Private equity rose to prominence as an antidote to hostile takeovers, but don’t expect it to become Genzyme’s white knight.
Hostile takeover bids are at their highest level in more than a decade, according to Thomson Reuters. The latest example came Monday, when France’s Sanofi-Aventis (SNY) said that it will take its $18.5 billion offer for Genzyme (GENZ) straight to company shareholders.
At a macro level, this should represent a huge opportunity for private equity. The buyout business flourished in the 1980s as a direct response to corporate raiders, and most PE deals over the subsequent decades have been done with the consent — and often activity participation — of company management. Couple that with the PE market’s record amount of dry powder, and it would seem that there are plenty of deals for the making.
But not Genzyme.
The first problem is price. Sanofi-Aventis will almost certainly need to jump its $69 per share offer by at least a couple of dollars, as evidenced by the fact that it’s currently trading above $71 per share. That means private equity firms would need to come up with at least $7.5 billion in equity (assuming 60% leverage). Possible via syndication, albeit difficult without the type of sponsor-friendly debt terms that sparked the 2006-2008 buyout boom.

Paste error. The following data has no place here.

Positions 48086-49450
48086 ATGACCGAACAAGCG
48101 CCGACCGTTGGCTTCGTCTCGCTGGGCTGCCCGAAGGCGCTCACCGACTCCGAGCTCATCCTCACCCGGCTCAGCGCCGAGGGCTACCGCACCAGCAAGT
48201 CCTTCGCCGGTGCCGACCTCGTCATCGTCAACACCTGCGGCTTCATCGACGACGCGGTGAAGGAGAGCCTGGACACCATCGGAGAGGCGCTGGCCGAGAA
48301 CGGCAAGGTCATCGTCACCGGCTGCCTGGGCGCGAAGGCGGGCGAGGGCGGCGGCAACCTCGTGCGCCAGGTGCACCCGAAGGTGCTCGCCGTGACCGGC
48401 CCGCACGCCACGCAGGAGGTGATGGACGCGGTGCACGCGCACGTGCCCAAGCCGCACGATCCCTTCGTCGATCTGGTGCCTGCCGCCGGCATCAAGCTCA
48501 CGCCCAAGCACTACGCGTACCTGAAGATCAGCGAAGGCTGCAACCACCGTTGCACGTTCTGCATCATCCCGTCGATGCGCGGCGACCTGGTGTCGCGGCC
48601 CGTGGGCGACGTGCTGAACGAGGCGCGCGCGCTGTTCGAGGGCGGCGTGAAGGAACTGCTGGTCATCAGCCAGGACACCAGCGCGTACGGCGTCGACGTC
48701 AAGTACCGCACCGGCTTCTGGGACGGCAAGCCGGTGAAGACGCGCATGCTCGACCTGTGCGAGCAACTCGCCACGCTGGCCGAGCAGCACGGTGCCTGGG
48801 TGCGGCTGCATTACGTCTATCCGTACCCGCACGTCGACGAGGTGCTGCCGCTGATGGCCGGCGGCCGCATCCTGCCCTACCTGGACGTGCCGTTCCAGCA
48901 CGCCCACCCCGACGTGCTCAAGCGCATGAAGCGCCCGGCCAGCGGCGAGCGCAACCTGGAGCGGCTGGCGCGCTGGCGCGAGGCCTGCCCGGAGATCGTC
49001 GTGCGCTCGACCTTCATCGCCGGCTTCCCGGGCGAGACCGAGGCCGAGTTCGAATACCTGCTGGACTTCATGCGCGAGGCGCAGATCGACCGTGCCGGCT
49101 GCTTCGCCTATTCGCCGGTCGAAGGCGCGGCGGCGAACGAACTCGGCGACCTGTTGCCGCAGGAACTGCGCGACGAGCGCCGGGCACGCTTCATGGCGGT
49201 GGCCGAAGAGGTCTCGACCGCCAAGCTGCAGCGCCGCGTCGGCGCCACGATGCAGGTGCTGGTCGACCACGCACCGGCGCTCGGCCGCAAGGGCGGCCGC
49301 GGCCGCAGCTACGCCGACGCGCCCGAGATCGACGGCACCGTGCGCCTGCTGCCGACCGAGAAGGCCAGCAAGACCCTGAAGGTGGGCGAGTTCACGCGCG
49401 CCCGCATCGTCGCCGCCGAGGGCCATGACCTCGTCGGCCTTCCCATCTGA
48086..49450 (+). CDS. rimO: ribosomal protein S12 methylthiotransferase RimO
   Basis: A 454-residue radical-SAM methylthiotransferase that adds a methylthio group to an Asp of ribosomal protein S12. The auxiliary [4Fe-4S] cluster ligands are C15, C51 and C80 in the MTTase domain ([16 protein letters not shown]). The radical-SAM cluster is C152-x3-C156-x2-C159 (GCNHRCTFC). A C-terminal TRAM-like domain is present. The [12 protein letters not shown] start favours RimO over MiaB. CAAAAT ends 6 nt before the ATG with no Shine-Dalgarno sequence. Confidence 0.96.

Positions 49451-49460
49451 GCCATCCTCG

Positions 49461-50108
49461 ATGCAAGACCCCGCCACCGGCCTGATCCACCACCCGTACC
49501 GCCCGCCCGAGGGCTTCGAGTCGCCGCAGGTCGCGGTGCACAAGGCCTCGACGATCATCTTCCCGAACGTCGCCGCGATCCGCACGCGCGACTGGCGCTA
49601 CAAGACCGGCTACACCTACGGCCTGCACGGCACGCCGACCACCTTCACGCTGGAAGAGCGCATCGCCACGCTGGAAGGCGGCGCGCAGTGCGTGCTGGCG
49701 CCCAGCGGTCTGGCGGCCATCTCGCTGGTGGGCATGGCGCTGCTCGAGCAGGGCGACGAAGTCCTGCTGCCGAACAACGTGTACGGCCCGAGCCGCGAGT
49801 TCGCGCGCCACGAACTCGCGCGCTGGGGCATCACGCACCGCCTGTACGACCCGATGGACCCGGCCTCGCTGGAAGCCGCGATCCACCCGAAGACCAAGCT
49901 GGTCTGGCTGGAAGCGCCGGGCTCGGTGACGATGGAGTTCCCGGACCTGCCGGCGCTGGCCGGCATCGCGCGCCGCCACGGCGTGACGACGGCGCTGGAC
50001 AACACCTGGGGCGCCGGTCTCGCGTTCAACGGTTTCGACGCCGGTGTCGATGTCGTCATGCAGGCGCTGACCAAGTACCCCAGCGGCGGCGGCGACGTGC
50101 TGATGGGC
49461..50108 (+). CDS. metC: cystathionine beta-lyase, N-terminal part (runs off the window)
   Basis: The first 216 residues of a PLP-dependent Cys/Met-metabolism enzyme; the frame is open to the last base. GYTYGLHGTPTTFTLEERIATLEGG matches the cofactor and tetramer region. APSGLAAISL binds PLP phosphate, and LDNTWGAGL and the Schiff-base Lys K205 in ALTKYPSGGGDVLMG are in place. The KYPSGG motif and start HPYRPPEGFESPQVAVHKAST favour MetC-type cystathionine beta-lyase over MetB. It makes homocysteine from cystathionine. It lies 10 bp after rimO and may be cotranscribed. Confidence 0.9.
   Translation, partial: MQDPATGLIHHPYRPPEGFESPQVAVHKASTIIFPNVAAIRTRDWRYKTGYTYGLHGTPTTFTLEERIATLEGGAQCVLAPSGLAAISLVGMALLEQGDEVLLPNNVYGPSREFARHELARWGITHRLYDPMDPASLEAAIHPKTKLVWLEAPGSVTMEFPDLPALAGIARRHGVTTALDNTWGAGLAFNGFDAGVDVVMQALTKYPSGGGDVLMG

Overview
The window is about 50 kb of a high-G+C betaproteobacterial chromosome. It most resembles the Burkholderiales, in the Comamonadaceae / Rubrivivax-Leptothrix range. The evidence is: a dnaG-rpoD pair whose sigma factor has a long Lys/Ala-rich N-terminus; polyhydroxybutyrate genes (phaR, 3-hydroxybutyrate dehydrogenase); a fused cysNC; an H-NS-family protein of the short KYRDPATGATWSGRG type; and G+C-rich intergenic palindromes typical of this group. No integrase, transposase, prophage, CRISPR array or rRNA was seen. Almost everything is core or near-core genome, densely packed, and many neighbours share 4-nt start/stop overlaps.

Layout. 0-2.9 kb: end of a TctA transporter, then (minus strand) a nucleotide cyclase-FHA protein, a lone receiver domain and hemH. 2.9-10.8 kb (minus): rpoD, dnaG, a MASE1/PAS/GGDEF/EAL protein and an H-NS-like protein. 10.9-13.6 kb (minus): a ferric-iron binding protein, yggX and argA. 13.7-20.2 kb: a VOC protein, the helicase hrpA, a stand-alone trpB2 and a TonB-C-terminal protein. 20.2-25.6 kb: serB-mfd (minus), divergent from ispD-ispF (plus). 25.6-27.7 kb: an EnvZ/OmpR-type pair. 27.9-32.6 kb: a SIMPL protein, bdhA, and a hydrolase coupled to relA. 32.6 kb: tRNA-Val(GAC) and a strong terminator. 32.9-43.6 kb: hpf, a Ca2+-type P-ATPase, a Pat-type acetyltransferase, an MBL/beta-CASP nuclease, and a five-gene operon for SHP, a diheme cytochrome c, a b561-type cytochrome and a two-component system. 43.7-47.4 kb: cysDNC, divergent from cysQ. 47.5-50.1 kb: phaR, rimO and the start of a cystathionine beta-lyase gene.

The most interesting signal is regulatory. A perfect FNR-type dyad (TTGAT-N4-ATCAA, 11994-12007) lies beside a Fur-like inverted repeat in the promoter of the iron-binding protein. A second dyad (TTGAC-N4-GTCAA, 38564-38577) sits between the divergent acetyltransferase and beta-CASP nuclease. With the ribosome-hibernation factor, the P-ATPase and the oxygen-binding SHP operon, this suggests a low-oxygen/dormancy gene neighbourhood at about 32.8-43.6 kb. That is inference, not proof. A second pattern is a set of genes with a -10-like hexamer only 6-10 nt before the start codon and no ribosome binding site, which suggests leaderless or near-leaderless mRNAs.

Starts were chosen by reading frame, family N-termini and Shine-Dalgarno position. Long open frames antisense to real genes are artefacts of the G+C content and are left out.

So let’s assume private equity firms somehow cobbled together the cash. Even then, they still won’t buy Genzyme. Not because of its underlying financials or management, but because private equity firms simply cannot compete in auctions for big biotech.
A company like Sanofi-Aventis can create hundreds of millions of dollars in savings via consolidation and R&D synergies. Private equity firms don’t have the same abilities, which means they would virtually be forced to overpay by a comparable amount. I’m not saying that private equity won’t overpay — happens all the time — but rarely do they do so when it’s so obvious to all involved (particularly when not competing against one another for bragging rights).
Need proof? I asked Thomson Reuters to run the largest PE-sponsored pharma deals of the past decade. Some of what came back were drug manufacturing, marketing and packaging companies. Once you strip those out, you are left with just three deals valued at over $1 billion: Nycomed, Warner Chilcott and Axcan Pharma. None of those was anywhere close to $10 billion, let alone to what Genzyme would cost.
“Private equity can get involved is it’s a small specialty pharma company that strategics don’t want, but not something like Genzyme,” says the head of health care investing at a large buyout firm. “We simply cannot compete.”